The next major inflection point for humanity: Programming neurons
Neurotechnology pioneers envision an expanded future for humanity straight out of science fiction.
“Your brain consumes less than 30 watts of energy," says Osh Agabi, "and it does better computations than a super-computer does, which takes 24 megawatts." Agabi is CEO of Koniku, a company who mission is both simple and mind-blowing: “Harnessing the Power of Neurons." He says that marrying wetware—the brain—with existing software would unleash unprecedented processing power.
Agabi makes these comments at the start of “Neurotechnology," an episode of the video series Explorations with Bryan Johnson. Johnson is an entrepreneur and investor who's put $100 million of his own money into “scientists and inventors working on some of the world's most audacious endeavors," according to the bio for an op-ed piece he wrote for the Daily Dot. After citing in his article a few of the giant leaps forward for humanity—the discovery of language, Gutenberg's impact on the distribution of knowledge, the work by Pasteur and Lister with germs that extended lives from 45 to 70—Johnson asserts the next one will be neurotechnology, which would give us the ability to “literally code any kind of world we can imagine."
In “Explorations," Johnson invites a handful of visionaries to talk about what's possible when we learn to program neurons. These visionaries see neurons as microprocessors for “wet chips" in our brains.
They expect, for example, to be able to program our cells to tell us when our drinking water contains lead, or to give us warnings before the onset of an asthma attack.
The plasticity of neurons presumably would also allow them to learn, growing in power over time. Ryan Benthencourt, of Indie.bio, a synthetic-biology funder, says, “So your 20-year-old neural chip is actually better for self-driving your car than a new in silico chip."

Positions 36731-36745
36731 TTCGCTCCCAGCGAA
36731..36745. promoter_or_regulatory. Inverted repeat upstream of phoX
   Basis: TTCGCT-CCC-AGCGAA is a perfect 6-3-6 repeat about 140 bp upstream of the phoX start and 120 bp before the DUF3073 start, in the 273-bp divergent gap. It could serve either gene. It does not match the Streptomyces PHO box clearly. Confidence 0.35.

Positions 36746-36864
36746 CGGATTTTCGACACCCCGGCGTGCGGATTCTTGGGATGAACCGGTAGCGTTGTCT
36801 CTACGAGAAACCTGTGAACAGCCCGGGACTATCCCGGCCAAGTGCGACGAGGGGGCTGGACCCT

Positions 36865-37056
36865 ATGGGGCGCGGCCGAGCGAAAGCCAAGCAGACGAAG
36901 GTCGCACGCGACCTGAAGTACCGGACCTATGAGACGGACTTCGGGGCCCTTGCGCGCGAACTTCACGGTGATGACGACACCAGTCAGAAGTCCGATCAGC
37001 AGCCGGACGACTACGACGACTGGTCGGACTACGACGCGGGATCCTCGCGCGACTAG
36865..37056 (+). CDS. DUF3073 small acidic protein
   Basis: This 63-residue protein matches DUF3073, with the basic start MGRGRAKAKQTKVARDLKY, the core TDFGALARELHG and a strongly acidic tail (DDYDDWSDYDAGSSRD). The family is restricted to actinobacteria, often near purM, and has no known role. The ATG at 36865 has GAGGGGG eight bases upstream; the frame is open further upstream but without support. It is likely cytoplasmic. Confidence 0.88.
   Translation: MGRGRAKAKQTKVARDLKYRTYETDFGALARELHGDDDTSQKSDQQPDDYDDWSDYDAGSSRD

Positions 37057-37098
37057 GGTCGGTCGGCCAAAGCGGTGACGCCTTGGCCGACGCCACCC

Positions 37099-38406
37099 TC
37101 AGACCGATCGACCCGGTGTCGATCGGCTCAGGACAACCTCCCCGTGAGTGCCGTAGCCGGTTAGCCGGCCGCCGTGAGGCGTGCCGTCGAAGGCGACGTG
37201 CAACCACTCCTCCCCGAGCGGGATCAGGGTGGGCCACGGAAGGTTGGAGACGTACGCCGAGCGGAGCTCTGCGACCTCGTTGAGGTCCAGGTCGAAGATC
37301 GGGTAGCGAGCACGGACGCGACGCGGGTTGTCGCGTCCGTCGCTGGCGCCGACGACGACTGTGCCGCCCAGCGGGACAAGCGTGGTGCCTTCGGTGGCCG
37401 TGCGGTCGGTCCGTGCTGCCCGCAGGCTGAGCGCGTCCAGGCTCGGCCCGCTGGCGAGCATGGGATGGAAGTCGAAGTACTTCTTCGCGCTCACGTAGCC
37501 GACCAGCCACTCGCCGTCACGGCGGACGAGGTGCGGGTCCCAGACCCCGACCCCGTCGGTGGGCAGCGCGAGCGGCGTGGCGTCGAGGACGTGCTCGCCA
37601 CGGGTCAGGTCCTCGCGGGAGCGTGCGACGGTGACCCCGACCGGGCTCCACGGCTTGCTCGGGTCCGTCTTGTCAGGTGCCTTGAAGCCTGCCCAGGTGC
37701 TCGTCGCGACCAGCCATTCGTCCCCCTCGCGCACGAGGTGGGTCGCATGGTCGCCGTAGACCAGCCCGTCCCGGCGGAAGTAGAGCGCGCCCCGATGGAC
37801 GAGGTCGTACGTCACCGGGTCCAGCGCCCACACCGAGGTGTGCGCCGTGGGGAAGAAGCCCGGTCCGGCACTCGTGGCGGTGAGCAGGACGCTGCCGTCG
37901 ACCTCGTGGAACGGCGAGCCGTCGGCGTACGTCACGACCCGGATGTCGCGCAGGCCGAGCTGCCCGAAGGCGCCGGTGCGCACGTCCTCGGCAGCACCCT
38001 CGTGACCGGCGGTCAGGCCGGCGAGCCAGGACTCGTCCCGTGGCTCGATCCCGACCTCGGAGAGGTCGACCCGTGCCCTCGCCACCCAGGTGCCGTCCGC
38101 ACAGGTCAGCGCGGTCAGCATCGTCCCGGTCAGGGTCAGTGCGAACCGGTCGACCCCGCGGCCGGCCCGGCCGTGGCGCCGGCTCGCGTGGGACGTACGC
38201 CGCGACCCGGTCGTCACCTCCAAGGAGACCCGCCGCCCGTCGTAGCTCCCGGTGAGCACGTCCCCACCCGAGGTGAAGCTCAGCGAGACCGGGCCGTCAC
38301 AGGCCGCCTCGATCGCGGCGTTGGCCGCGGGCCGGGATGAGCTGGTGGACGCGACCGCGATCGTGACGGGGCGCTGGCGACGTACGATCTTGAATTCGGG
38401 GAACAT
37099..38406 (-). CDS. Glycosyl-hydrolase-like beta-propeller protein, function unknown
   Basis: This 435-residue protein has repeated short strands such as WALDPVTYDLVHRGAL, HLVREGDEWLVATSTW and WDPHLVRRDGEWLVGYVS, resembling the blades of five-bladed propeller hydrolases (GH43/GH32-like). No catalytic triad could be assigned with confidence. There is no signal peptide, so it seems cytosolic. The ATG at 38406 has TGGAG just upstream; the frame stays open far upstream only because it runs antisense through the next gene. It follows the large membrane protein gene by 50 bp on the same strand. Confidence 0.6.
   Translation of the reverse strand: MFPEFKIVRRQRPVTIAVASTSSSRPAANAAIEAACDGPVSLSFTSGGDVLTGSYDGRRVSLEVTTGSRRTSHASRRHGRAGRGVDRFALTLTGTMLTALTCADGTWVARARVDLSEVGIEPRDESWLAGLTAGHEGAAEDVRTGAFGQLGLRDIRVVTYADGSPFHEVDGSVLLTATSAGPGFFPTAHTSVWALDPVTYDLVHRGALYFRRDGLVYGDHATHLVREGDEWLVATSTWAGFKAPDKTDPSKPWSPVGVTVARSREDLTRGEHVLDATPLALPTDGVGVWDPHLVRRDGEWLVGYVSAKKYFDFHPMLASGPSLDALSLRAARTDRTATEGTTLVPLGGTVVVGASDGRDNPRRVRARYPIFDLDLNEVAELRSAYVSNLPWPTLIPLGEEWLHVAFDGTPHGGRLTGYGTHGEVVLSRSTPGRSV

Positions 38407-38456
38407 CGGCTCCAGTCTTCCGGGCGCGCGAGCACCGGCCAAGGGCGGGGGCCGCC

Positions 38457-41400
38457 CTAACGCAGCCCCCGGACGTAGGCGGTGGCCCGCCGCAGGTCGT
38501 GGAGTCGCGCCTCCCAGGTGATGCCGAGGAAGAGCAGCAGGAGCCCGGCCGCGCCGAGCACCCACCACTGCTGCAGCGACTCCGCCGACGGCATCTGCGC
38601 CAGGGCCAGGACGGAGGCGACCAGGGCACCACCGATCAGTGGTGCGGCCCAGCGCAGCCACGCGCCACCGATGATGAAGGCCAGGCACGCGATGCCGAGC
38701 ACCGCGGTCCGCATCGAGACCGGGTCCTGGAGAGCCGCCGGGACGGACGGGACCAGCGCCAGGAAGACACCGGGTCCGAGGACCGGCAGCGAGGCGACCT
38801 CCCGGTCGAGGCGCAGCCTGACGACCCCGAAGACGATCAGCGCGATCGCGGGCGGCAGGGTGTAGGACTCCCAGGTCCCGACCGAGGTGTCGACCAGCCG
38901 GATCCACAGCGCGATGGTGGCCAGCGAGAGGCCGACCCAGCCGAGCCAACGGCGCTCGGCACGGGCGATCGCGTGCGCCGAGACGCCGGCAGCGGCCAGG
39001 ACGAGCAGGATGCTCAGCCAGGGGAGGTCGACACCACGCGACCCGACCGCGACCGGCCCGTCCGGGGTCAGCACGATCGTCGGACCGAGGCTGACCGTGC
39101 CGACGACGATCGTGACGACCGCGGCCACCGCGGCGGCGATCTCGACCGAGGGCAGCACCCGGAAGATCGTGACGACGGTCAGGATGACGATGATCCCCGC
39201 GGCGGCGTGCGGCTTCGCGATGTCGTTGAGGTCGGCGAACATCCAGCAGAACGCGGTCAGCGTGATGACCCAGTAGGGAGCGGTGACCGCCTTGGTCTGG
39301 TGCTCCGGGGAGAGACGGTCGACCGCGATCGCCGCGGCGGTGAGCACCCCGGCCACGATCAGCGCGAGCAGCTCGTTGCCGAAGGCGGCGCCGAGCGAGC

“What if you had a prosthetic brain?" asks Scott Phoenix of AI company Vicarious, so that “for every second that passes, you could think for the equivalent of 35,000 years." He predicts that answers to previously impenetrable question would become crystal-clear.
Phoenix also envisions our bionic brains as being networked—of course—so we'd communicate telepathically and “view the world, literally, through other people's eyes." He's looking forward to something like The Matrix, where you can instantly download and acquire skills and knowledge.
Agabi asks and answers the obvious question: “Can we really do computation with neurons? The answer to that is a clear 'yes.' And the details of doing that is what we are now working on."
Author Erika Ilves, of space-energy company Shackleton Energy, sums up the promise. As your super-powered mind looks out on the endless horizon neurotechnology envisions, we can only wonder, “What questions would you be asking of yourself?"
The Russian-built FEDOR was launched on a mission to help ISS astronauts.
Most people think human extinction would be bad. These people aren't philosophers.
- A new opinion piece in The New York Times argues that humanity is so horrible to other forms of life that our extinction wouldn't be all that bad, morally speaking.
- The author, Dr. Todd May, is a philosopher who is known for advising the writers of The Good Place.
- The idea of human extinction is a big one, with lots of disagreement on its moral value.
Picking up where we left off a year ago, a conversation about the homeostatic imperative as it plays out in everything from bacteria to pharmaceutical companies—and how the marvelous apparatus of the human mind also gets us into all kinds of trouble.
- "Prior to nervous systems: no mind, no consciousness, no intention in the full sense of the term. After nervous systems, gradually we ascend to this possibility of having to this possibility of having minds, having consciousness, and having reasoning that allows us to arrive at some of these very interesting decisions."
- "We are fragile culturally and socially…but life is fragile to begin with. All that it takes is a little bit of bad luck in the management of those supports, and you're cooked…you can actually be cooked—with global warming!"